Heerema Marine Contractors’ semi-submersible crane vessel Thialf has crossed the Storebaelt Bridge, known as the “gate to the Baltic Sea”. This crossing is the first time a Heerema crane vessel has accessed the region and is the result of innovative crane alterations that enable passage below the bridge.

When Thialf was moored in the Port of Rotterdam over the winter of 2021-2022, the team onboard successfully executed modifications to the vessel’s A-frames. This action is possible as Thialf’s A-frames already have hingable corners that can accommodate the NOV custom-designed semi-permanent adjustment system. The lifting capacity of Thialf is unchanged, with the vessel capable of lifting 14,200 metric tonnes.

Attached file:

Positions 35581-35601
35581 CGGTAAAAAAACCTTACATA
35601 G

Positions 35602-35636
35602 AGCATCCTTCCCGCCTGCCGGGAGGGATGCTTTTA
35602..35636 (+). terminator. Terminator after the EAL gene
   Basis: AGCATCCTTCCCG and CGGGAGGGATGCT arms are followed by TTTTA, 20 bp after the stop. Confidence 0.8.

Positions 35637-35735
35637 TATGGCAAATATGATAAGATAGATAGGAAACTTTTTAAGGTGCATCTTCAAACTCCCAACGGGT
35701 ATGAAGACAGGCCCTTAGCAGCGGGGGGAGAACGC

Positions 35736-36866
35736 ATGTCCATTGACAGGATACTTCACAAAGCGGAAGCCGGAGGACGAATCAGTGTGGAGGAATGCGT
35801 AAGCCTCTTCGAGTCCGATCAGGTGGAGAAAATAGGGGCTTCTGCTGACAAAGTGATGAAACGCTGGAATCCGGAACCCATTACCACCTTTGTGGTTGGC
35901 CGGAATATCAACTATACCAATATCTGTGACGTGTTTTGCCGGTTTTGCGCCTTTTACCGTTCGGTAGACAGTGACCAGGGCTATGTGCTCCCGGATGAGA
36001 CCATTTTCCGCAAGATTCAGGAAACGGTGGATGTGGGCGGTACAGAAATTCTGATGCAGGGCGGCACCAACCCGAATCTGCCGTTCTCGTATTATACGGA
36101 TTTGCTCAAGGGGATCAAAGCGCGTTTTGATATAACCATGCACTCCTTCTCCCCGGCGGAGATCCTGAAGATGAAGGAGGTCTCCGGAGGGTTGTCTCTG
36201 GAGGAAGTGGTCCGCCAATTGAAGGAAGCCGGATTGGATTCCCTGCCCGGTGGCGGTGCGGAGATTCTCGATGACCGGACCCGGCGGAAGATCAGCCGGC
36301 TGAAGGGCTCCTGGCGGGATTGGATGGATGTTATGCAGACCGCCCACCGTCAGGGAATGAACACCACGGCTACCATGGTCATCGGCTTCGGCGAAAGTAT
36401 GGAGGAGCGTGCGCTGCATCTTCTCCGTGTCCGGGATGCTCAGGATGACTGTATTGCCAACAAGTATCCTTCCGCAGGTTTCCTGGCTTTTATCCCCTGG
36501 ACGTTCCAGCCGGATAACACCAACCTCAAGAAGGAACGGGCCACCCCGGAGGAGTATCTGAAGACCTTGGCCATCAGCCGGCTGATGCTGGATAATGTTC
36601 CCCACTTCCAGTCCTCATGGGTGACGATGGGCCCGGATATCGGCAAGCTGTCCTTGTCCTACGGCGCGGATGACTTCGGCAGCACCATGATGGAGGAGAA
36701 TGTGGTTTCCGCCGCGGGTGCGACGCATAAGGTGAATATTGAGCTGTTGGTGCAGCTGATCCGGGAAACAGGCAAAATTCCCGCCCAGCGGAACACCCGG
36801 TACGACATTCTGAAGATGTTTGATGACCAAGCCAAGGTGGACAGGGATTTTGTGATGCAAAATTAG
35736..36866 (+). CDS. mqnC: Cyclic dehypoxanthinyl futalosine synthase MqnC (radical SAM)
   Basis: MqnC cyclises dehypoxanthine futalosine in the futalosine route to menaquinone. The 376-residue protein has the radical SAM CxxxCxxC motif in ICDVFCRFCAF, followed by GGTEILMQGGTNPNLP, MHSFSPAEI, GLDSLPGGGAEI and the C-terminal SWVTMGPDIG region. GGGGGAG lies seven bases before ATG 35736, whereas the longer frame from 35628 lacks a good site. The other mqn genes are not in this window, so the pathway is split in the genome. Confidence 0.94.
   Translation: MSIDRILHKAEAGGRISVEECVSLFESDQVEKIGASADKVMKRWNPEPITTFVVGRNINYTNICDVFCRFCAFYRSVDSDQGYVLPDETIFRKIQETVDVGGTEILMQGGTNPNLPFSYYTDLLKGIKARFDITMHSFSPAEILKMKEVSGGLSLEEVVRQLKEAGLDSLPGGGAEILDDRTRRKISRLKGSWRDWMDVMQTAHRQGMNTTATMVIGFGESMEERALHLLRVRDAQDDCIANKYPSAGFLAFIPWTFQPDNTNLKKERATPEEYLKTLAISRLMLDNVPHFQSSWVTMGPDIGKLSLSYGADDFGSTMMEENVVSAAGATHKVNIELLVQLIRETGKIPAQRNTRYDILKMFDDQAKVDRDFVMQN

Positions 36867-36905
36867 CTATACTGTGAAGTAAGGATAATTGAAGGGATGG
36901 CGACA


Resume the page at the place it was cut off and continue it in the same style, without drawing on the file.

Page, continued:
Using this system, Heerema can lower Thialf’s cranes and fold the A-frames to create a sufficient air gap when combined with ballasting between the vessel and the Storebaelt Bridge. While ballasted down to Thialf’s maximum draught, the total air draught was just under 65 metres with the A-frames down.

The project has been greatly collaborative and was a Heerema Group effort as Heerema Fabrication Group’s Opole Yard completed most of the fabrication work. The team fabricated around 150 metric tonnes of structures required for the modification.

Also read: Heerema modifies A-frame of Thialf’s cranes to access the Baltic Sea

Upcoming projects in the region

Heerema will be installing the 7150-metric-tonne Baltic Eagle Offshore Substation (OSS) on behalf of Baltic Eagle GmbH. Before moving onwards to install 27 wind turbines for Parkwind’s Arcadis Ost I wind farm in the Baltic Sea using the company’s novel Rotor Nacelle Assembly (RNA) installation method.

Also read: EUR 3.4 million for carbon capture trial on Heerema’s Sleipnir

Heerema Thialf Baltic Sea